MMarshall-Broken Elements4. Simon introduced himself to me. Readers of Broken Elements know Simon is all about timing, and he announced himself at just the right moment. I’d been worried that shifters were becoming overdone in urban fantasy, and I hadn’t planned on including any magical creatures other than elementals–but the overall arc for the series just wasn’t feeling dramatic enough. That’s when Simon appeared to me, fully formed and ready for his first scene. I’m pretty sure I sat up in the middle of a movie and announced, “A were-housecat!” to an empty room. Once Simon appeared, Mac promptly followed. I’ve heard from quite a few readers that it is a Very Good Thing Mac made it into the series, and I’m quite certain it’s a good thing for Aidan, as well. And even if shifters are increasingly common in urban fantasy, I figured I could still add them to this world, particularly since…

5. I wanted to create an atypical urban fantasy heroine. Urban fantasy is loaded with super-tough badass chicks who seem to exist on nothing but air and attitude. There are some great series centered around this kind of heroine, but I didn’t want to write one of my own. Really, I didn’t think I had anything new to say with that kind of protagonist. Instead, I wrote Aidan Brook, who considers exercise the work of the devil, wouldn’t know the difference between a Glock and a Colt 45 if it were pointed at her head, and might lose a fistfight against an especially strong 12-year-old. She’s awkward and uncertain and more than a little broken, and I love writing the Elements world through her eyes.

As a writer, it’s odd to look at a story that feels right just the way it is and think of all the different paths it could have taken. It’s a reminder of how many stories exist, inside each of us, and how easy it is for one story to demand its voice while the others remain quiet. And while I certainly want to hear as many stories as possible, I have to admit I’m pleased with the way this particular one came out. I hope you like it, too.

Interested in discovering the Elements world? Check out Broken Elements (currently just $2.99) and Shifting Selves, or enter the contest below for the chance to win an Elements goody bag, complete with signed copies of both books!
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Meet Mia Marshall!

Mia Marshall has always been obsessed with stories. When younger, her version of cleaning her room involved neatly organizing her books, then ignoring all other messes in favor of re-reading The Wizard of Oz series just one more time. As an adult, she earned an unnecessary number of degrees in literature, education, and film. She planned to spend the rest of her life teaching stories to others until she got distracted and started writing those stories herself.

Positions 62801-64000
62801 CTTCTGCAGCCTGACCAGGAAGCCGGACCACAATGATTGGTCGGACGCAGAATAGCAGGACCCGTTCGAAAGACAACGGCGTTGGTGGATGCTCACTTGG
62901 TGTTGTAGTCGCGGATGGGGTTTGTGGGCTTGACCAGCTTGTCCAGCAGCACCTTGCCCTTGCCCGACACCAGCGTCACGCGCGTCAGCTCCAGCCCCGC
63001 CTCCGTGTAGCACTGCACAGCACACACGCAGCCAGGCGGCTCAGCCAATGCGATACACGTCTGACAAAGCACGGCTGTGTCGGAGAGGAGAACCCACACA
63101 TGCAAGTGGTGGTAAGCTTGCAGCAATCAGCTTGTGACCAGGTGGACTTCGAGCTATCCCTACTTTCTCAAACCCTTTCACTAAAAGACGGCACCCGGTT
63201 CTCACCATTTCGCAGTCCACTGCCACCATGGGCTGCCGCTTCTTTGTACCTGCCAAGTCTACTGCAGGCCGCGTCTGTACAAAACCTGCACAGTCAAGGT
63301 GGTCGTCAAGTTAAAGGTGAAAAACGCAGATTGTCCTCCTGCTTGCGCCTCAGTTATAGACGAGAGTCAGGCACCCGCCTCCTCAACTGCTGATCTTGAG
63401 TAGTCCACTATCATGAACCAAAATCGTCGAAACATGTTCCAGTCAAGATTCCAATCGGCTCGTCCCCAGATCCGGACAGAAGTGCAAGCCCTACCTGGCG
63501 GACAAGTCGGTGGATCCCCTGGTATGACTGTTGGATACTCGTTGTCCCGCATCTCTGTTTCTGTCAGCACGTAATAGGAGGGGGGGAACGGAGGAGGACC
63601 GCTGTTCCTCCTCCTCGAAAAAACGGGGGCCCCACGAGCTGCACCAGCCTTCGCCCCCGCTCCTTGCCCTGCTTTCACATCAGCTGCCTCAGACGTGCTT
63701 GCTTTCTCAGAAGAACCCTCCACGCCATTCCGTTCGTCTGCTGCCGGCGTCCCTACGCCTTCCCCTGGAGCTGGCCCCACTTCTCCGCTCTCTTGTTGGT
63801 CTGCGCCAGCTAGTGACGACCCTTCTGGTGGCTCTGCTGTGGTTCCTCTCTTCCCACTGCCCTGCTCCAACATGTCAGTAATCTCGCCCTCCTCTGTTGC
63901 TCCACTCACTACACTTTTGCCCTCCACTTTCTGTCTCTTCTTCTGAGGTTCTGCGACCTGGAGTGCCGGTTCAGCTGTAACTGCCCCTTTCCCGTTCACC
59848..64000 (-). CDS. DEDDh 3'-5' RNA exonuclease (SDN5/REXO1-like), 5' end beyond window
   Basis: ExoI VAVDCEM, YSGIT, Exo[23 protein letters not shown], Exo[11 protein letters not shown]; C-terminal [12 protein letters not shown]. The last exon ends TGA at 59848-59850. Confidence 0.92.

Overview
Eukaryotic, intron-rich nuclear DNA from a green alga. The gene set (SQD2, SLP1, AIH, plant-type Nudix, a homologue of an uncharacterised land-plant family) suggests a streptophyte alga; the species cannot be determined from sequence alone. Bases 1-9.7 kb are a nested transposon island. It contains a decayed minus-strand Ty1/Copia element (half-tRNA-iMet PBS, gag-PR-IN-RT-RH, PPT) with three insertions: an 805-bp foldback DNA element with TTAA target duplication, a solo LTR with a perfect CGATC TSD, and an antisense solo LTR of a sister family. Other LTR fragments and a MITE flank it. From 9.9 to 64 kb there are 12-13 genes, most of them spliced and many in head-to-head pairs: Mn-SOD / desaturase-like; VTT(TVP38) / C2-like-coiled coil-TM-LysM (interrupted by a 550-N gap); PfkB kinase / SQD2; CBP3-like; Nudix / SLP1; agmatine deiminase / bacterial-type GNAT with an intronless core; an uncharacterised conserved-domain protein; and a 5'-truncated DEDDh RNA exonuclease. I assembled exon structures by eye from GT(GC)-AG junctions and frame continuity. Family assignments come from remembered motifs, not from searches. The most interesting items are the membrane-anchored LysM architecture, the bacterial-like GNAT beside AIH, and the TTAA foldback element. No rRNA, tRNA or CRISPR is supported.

Mia has lived all over the US west coast and throughout the UK. These days, she lives somewhere in the Sierra Nevada mountains, where she is hard at work on the next Elements book.

MMarshall-Shifting SelvesContact Info
Website: website
Social Media: Facebook | Twitter | Google+ | GoodReads | Pinterest

Want to purchase Mia’s novels?
Elements

  1. Broken Elements
  2. Shifting Selves

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Contest Time!

Thank you Mia for taking the time to stop by Literary Escapism!

Mia is giving away signed copies of Broken Elements and Shifting Selves, as well as an Elements tote bag and water bottle. To enter, all you have to do is answer this one question: Have you ever read a story that wasn’t clicking until just the right character appeared? If so, which character and which book was it in? Remember, you must answer the question in order to be entered.

Even though I’m not giving the additional entries any more, you can still help support the author by sharing their article, and this contest, on your blog, Twitter, Facebook, or anywhere you can. After all, the more people who are aware of this fabulous author ensures we get more fabulous stories.

The winner must post a review of the novel someplace. Whether it is on their own blog, Amazon, GoodReads, LibraryThing or wherever, it doesn’t matter. Just help get the word out.